- Battery will easily last a day in most use cases
- Excellent power-saving modes
- Fast and wireless charging both work well
- The Galaxy S8 Plus battery is far superior
The battery life of the Samsung Galaxy S8 was always likely to be pretty good, and in our tests it proved to be just that. Let's walk you through some of the features that are on offer first though, before getting into the numbers.
The Galaxy S8 has a 3000mAh battery – one suspects this would have been larger were it not for the Galaxy Note 7 fires and explosions forcing Samsung to play it safe with the S8. However, given that's the same power pack as seen in the S7, and larger than the one in the S6, it should last just fine.
On top of that Samsung has also thrown in fast and wireless charging (using any popular wireless charging standard around), and you've got loads of ways to make sure you don't run out of power with this handset.
In terms of real-world usage, the battery life on the Galaxy S8 is hard to define... 'better than acceptable' would be a good way to put it. Under hard use things would get dicey towards the end of the day, but in more sedate conditions it's easily going to get you home to a charger.
For instance, we were left with over 60% on an average day by lunchtime (when unhooked from a charger at 6am), and performance like that breeds confidence in the power pack.
That's fine for most people, and it doesn't feel slippery – but it's not as good as the Galaxy S7 Edge from last year, for instance. Don't take that as a reason to not buy this phone, but don't see battery life as a standout feature either – you'll basically not have to worry about battery life on the Galaxy S8.
The fast charging, although not improved since last year, is miles better than on any phone that arrived in 2015 or earlier. We started charging the S8 from completely flat, and within five minutes it had reached 7% – good enough to make it home on a commute.
We tested the rapid charge from dead a couple of times, and found that the Samsung Galaxy S8 can go from no power at all to full in around 80 minutes, with a linear charging curve – so it doesn’t taper off at the end, it's more of a consistent power top-up.
It was 7% after five minutes, 45% at 35 minutes and 72% at 55 minutes, before ending up at 100% on 82 minutes.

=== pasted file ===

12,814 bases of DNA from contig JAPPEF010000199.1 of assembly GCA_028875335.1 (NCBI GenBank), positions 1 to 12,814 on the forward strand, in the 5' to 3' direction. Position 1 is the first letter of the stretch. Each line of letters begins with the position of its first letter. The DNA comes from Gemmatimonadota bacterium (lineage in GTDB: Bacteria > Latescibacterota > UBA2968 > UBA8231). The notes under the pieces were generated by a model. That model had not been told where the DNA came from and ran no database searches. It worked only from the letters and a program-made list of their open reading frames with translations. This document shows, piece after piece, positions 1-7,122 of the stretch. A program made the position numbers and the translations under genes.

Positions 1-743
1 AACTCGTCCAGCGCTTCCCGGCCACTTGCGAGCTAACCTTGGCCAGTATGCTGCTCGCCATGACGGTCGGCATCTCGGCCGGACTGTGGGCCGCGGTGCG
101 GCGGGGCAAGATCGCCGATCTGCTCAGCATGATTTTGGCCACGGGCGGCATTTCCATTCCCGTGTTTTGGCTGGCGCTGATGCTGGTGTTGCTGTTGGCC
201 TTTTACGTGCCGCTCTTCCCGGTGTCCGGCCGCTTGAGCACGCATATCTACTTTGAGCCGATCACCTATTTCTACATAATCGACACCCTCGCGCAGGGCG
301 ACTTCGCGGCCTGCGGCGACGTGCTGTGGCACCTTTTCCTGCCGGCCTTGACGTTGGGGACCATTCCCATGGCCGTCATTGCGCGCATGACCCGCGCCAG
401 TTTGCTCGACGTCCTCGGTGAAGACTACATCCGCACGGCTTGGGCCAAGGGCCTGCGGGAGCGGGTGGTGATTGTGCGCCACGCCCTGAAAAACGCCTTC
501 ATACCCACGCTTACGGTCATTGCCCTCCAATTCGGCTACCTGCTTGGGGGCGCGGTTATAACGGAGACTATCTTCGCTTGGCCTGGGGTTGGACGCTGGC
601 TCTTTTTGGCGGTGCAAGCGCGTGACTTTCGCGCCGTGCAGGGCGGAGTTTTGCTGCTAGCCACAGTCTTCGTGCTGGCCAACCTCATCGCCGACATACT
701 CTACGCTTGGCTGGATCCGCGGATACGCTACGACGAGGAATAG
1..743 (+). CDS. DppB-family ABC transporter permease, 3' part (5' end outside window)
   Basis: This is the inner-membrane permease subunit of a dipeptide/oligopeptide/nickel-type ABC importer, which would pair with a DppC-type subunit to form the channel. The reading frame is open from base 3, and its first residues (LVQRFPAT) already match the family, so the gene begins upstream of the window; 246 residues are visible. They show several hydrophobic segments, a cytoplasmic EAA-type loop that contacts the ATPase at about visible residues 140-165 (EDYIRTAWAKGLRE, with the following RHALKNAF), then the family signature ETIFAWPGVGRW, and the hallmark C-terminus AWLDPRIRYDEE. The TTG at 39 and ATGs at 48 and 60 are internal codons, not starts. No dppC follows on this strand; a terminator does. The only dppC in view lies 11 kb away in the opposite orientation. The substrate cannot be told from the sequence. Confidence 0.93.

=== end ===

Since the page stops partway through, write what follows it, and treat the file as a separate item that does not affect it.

We ran our standard battery run-down test, charging the phone to 100% and then running a 90-minute full HD video at maximum brightness, with various apps syncing wirelessly in the background, to see how much the battery drained.
The Samsung Galaxy S7 Edge managed a drop of just 14%, but the Galaxy S8 dropped 19% in the same time – and that was with the resolution set to only Full HD. Set to Quad HD (the highest resolution) the drop was 23% – not a good number compared to the best performers on the market.
That's quite a lot lower than the Samsung Galaxy S8 Plus' scores when it comes to running the same test: it scored 8% at Full HD, and 11% at QHD - which is a very impressive score indeed.
However, before you read too much into that result, it should be noted that the Galaxy S8 offers higher brightness than nearly any other smartphone around, and when the display is cranked to full it’s actually a bit too bright, with Samsung actually warning about using it at this brightness for too long.
Crank it down to a more palatable level – and the auto-brightness is excellent here – and you’ll get a much longer time using the screen in most conditions.
(For comparison's sake, we re-ran the battery test with auto-brightness on in mixed lighting conditions, and the drop was only 14%... that still hints that the battery isn't as long-lasting as the Galaxy S7, but there are more pixels to power thanks to the longer display).
But the extra brightness is great when you're outdoors, and makes everything wonderfully legible.
The battery interface hasn’t been improved hugely since the Galaxy S6 or S7, with the same information telling the user how long is left with the various power-saving modes.
However, they’re laid out in a much more readable format, labelled as from normal to ‘Mid’ to ‘Max’ rather than as power-saving modes. As such, users will feel more comfortable messing around and extending battery at the expense of power.
The Galaxy S8 is also excellent at learning your power usage habits, so when it tells you that you’ve got eight hours’ battery life left, it’s more believable, and means you can plan more effectively to find a charger if you know you’re going out in the evening and will need a top-up.
The battery on the S8 isn't brilliant, but will work nicely enough for most people. If you're looking to get the experience with an immense battery life, then the Galaxy S8 Plus or the newer Samsung Galaxy S9 Plus is the way to go.